Robert Glazer is the founder and CEO of global partner marketing agency, Acceleration Partners, which was recognized as a best place to work by Inc., Fortune, Forbes, Entrepreneur, the Boston Globe, and Glassdoor. He is also the co-founder and Chairman of BrandCycle and was selected as Glassdoor’s #2 small-business CEO in America.
Below, Robert shares 5 key insights from his new book, Friday Forward: Inspiration & Motivation to End Your Week Stronger Than It Started. Download the Next Big Idea App to enjoy more audio “Book Bites,” plus Ideas of the Day, ad-free podcast episodes, and more.
1. Overnight success is a myth.
Before he was a world-famous musician, Ed Sheeran played 300 live shows over four years in London, selling self-published CDs from a rucksack without any real success. Along the way he lost his apartment and resorted to sleeping near a heating duct outside Buckingham Palace. But he didn’t give up; in 2010, he bought a one-way ticket to Los Angeles, and eventually, he got his big break. So, in addition to his talent, what led him to stratospheric success? He had a clear vision, and a dogged determination to see his dream through, despite failures, fatigue, disappointments, and setbacks. He was willing to take risks and bet on himself.
2. Strive for excellence in all that you do.
Ann Miura-Ko’s father instilled in her the importance of giving a world-class effort to everything she did, no matter how trivial. So, while working as an administrative assistant at Yale, she made crisp copies that people could not discern from the original. She used a label maker for filing, and she made sure to pick the freshest donuts when asked to bring them into the office. A few years into the job, the Dean popped in and said he needed someone to tour his friend Lewis around the engineering school. Miura-Ko gave a great tour and developed a good rapport with the man, who turned out to be Lewis Platt, the CEO of Hewlett-Packard. Platt became a key figure in her professional development, and Ann Miura-Ko went on to become one of the most respected venture capitalists in the country. As her story illustrates, when we commit to being world-class in all that we do, we are choosing our own circumstances, no matter how insignificant they might seem at the time.
“To be at our best, for ourselves and for others, we need to make sure that we are living in a way that leaves us happy, healthy, and rested.”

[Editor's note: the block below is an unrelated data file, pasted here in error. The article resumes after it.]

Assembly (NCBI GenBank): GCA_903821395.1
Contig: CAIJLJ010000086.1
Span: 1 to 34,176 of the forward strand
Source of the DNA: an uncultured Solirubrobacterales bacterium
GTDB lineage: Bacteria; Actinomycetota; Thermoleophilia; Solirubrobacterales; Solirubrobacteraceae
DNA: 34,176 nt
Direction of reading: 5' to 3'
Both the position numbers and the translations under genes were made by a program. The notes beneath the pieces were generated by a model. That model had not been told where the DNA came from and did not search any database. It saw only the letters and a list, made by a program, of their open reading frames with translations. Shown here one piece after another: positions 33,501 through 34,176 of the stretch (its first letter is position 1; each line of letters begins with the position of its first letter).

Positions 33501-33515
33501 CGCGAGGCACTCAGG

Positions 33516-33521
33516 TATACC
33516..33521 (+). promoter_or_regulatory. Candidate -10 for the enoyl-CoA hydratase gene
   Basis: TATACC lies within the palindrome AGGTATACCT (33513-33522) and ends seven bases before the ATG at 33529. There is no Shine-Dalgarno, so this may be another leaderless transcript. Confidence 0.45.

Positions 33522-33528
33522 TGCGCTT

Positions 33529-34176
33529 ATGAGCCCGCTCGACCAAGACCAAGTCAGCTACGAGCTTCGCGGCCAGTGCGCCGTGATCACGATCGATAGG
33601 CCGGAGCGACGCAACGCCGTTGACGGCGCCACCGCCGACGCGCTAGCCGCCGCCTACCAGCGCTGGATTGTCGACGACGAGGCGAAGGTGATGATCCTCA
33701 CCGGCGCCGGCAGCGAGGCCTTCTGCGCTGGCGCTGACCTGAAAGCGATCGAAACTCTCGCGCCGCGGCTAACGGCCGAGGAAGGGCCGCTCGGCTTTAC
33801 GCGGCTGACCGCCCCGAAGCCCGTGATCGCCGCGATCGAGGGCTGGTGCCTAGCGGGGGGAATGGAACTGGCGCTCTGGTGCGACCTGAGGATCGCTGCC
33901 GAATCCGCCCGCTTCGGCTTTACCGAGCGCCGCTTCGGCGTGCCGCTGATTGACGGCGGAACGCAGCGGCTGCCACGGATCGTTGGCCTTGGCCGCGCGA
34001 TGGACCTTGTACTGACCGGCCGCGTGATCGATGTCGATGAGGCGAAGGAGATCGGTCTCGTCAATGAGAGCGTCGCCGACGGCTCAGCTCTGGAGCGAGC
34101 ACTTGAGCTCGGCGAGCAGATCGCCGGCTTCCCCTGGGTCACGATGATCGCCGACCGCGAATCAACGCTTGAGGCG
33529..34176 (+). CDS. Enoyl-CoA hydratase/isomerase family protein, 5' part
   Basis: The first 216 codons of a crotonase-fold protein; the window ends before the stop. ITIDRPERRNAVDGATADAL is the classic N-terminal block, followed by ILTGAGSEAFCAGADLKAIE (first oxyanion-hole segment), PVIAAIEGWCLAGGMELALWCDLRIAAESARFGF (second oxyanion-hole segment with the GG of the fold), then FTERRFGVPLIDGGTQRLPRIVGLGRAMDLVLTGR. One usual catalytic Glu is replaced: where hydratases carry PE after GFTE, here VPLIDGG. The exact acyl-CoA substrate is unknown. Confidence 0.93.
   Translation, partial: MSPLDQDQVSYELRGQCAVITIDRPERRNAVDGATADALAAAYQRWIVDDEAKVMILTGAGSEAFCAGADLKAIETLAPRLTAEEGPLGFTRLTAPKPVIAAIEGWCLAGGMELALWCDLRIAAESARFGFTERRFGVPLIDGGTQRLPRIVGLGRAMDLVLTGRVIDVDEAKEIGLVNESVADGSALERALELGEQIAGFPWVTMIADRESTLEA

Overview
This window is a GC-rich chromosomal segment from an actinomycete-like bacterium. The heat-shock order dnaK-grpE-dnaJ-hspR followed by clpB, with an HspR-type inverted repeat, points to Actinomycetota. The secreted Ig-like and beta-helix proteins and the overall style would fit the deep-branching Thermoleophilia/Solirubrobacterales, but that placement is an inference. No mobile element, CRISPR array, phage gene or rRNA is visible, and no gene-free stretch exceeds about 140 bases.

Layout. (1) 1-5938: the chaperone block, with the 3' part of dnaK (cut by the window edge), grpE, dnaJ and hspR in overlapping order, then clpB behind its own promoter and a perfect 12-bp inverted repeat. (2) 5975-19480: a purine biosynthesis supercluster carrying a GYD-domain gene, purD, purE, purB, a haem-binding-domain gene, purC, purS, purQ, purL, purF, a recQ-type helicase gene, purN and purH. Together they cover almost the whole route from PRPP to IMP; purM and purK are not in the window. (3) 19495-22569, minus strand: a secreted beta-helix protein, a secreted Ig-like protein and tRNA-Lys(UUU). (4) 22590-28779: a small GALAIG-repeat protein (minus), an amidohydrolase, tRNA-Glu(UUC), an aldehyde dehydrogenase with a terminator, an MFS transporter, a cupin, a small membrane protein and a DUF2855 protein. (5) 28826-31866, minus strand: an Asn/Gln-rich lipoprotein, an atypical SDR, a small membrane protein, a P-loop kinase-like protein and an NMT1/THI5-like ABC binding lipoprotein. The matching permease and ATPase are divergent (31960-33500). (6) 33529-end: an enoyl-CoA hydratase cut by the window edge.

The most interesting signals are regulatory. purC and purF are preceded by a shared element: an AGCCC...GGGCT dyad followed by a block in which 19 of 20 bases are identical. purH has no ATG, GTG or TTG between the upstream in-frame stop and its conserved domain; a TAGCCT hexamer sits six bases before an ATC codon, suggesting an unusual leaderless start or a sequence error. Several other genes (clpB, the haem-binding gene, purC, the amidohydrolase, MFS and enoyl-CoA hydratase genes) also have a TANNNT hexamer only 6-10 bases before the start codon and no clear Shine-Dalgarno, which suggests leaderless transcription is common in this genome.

3. Learn to say no with these three strategies.
- Give up the guilt. If saying yes to a new request would mean time and attention away from something meaningful that you’ve already committed to, then saying no is the right thing to do.
- Know your core values. The next time you get an ask, consider whether fulfilling that need speaks to your core values. Time is both precious and limited, so ensure that your commitments move you toward what is most important to you.
- Leverage templates. When you decide to say no, how you choose to respond can make all the difference. A good rejection letter includes a personal acknowledgement of the individual making the request, an admission of your own need to focus on previous commitments, and a clear statement that you cannot help in this matter. People who get lots of requests often use templates to help them decline politely and consistently. So, when you field a new type of request, consider turning your response into a template.
4. The value of putting yourself first.
Being selfish and putting yourself first are not the same thing. Being selfish is about believing that the world revolves around you, and not caring about the well-being of others. Putting yourself first, however, is about not compromising on your own needs. To be at our best, for ourselves and for others, we need to make sure that we are living in a way that leaves us happy, healthy, and rested. So, prioritize basic needs like sleeping, eating, and exercising. Also try keeping a journal, which promotes self-accountability and mindfulness. Rather than ending up too tired to serve others or enjoy your own achievements, remember to put yourself first.
5. The importance of resilience.
One Sunday in April 1981, the husband of Dr. Mary-Claire King declared that he was leaving her. The following day after work, she discovered that her house had been burglarized. That Friday, King was scheduled to fly to DC to make a case for her first research grant, but she had no one to watch her daughter. So, she called her mentor and told him that she couldn’t make the trip, but he told King to bring her daughter along. He even bought her daughter a plane ticket. In the end, King gave her presentation, received a grant for her research, and later made one of the largest discoveries in breast cancer to date. Mary-Claire King had every reason to quit that week, but the truth is, we all have bad days, weeks, and even months. The question is not whether they will happen, but how we handle them. Will we laugh off our bad luck, or get immobilized by despair? The important thing is to just keep moving forward.
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